I didn’t want to have to get drunk in order to try Yassin’s though. So after some persuading, we were on our way.  

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Indian Chicken Curry: A Grandmother’s Recipe


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A few weeks ago, I found myself on the phone, frantically shuttling between calls to my aunt and my grandmother, trying to jolt their memories and nail down the ingredients we needed for my Singapore family’s take on chicken curry.

As the calls got more confusing and the ingredient list grew more nebulous, my friend Basil, a Singaporean of Indian ethnicity, sat nearby, listening in with an increasingly incredulous look.

“You’re sitting next to an Indian,” he finally said, “and you’re not asking him how he makes his curry?”

A very good point.

It turns out Basil, better known to his friends as the hard-to-miss, gregarious guy at any bar that he frequents, also knows how to cook. He learned 20 years ago in his grandmother’s kitchen, when he was drafted as a teenager to help her after she’d lost a leg to diabetes. “She would park her wheelchair at the entrance to the kitchen and bark out instructions to me,” he said.

Well, her lessons must have stuck because Basil then proved that he could rattle off her curry instructions as quickly and surely as he can list the latest Manchester United stats.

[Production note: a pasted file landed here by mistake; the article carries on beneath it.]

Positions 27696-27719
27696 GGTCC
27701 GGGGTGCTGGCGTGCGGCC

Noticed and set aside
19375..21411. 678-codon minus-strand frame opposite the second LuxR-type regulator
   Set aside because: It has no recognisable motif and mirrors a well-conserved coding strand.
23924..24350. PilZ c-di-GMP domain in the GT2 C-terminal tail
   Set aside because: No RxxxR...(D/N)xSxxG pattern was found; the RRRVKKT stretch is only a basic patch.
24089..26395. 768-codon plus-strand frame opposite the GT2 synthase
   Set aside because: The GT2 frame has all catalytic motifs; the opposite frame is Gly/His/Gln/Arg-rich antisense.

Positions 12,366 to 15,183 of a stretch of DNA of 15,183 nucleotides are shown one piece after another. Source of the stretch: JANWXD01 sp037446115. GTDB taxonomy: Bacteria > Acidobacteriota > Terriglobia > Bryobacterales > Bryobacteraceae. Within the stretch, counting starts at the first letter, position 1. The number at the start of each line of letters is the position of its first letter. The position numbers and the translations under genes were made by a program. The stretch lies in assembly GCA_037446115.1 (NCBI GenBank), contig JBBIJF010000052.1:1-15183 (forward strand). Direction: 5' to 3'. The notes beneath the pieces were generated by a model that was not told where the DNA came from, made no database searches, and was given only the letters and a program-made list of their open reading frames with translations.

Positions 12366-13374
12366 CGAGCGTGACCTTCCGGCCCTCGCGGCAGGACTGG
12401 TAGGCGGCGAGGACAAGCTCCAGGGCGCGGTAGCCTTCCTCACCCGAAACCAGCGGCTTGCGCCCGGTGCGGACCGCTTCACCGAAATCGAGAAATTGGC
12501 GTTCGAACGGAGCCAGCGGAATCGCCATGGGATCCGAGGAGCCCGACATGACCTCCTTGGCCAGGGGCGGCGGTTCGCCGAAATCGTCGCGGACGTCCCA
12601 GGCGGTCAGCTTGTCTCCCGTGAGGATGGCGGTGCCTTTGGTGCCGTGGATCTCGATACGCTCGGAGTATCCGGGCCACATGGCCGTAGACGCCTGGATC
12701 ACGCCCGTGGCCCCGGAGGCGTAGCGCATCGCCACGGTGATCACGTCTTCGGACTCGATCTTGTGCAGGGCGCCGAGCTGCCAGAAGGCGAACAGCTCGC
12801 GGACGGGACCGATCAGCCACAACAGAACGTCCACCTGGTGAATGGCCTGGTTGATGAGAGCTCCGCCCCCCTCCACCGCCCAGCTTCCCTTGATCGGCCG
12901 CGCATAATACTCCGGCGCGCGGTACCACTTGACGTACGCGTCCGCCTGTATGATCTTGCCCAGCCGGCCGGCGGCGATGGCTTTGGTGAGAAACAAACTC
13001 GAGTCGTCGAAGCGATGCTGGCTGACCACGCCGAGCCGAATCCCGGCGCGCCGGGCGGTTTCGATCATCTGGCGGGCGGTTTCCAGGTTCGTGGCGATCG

The moment I got back to my Brooklyn kitchen, I knew I had to try it.

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Gayatri Restaurant: One For The Road


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Your last meal in any city is no small matter, I’ve always believed.

It’s the meal you might still be able to taste as you look out at the diminishing skyline from the plane; the one that you’ll be thinking of to tide you over until you return again.

During my most recent trip to Singapore for book research, where to have my last supper was a particularly hard decision.

I’d eaten well. In just a few weeks, I’d clocked not one but two visits to Hock Lam for the umami bomb that is its gooey beef ball noodles. I’d trekked to the seafront Changi Village to sample the nasi lemak, a Malay dish of coconut rice with a fried chicken wing, sambal chili, fried egg and crunchy anchovies, from a hawker stall I loved but hadn’t visited in over 10 years. And I’d had a lovely lunch at Iggy’s, a high-end restaurant that served up a custard-like French toast dessert topped with thick flecks of truffles that was truly unforgettable.

When plotting the appropriate finale, one thing instantly came to mind.

My friend Basil had told me a few weeks back about taking some people to his favorite restaurant in Little India to eat spicy mutton, drink beer and watch the world go by. 

The choice was obvious.

Come, I said, let’s go.